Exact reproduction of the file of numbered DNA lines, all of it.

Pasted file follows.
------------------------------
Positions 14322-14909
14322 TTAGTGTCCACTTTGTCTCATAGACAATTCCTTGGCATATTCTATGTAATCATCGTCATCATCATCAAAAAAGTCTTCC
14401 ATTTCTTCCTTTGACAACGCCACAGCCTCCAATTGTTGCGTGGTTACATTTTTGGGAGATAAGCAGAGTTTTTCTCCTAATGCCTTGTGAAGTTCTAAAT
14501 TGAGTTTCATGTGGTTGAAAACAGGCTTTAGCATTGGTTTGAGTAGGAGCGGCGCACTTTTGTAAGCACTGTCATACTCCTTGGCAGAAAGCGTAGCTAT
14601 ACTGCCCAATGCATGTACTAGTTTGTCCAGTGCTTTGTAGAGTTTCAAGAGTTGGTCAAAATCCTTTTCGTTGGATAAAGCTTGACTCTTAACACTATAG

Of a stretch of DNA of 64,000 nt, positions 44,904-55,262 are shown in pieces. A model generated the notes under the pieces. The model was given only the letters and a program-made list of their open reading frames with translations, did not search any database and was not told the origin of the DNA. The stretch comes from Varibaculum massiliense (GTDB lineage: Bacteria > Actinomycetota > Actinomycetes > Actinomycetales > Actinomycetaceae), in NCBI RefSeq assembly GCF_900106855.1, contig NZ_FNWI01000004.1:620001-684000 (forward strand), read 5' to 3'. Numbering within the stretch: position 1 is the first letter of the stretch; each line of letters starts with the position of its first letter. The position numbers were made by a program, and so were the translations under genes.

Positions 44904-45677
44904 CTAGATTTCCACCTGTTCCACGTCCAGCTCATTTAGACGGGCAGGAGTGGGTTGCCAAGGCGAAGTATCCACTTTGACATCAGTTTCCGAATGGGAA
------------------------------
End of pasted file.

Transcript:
Positions 14322-14909
14322 TTAGTGTCCACTTTGTCTCATAGACAATTCCTTGGCATATTCTATGTAATCATCGTCATCATCATCAAAAAAGTCTTCC
14401 ATTTCTTCCTTTGACAACGCCACAGCCTCCAATTGTTGCGTGGTTACATTTTTGGGAGATAAGCAGAGTTTTTCTCCTAATGCCTTGTGAAGTTCTAAAT
14501 TGAGTTTCATGTGGTTGAAAACAGGCTTTAGCATTGGTTTGAGTAGGAGCGGCGCACTTTTGTAAGCACTGTCATACTCCTTGGCAGAAAGCGTAGCTAT
14601 ACTGCCCAATGCATGTACTAGTTTGTCCAGTGCTTTGTAGAGTTTCAAGAGTTGGTCAAAATCCTTTTCGTTGGATAAAGCTTGACTCTTAACACTATAG

Of a stretch of DNA of 64,000 nt, positions 44,904-55,262 are shown in pieces. A model generated the notes under the pieces. The model was given only the letters and a program-made list of their open reading frames with translations, did not search any database and was not told the origin of the DNA. The stretch comes from Varibaculum massiliense (GTDB lineage: Bacteria > Actinomycetota > Actinomycetes > Actinomycetales > Actinomycetaceae), in NCBI RefSeq assembly GCF_900106855.1, contig NZ_FNWI01000004.1:620001-684000 (forward strand), read 5' to 3'. Numbering within the stretch: position 1 is the first letter of the stretch; each line of letters starts with the position of its first letter. The position numbers were made by a program, and so were the translations under genes.

Positions 44904-45677
44904 CTAGATTTCCACCTGTTCCACGTCCAGCTCATTTAGACGGGCAGGAGTGGGTTGCCAAGGCGAAGTATCCACTTTGACATCAGTTTCCGAATGGGAA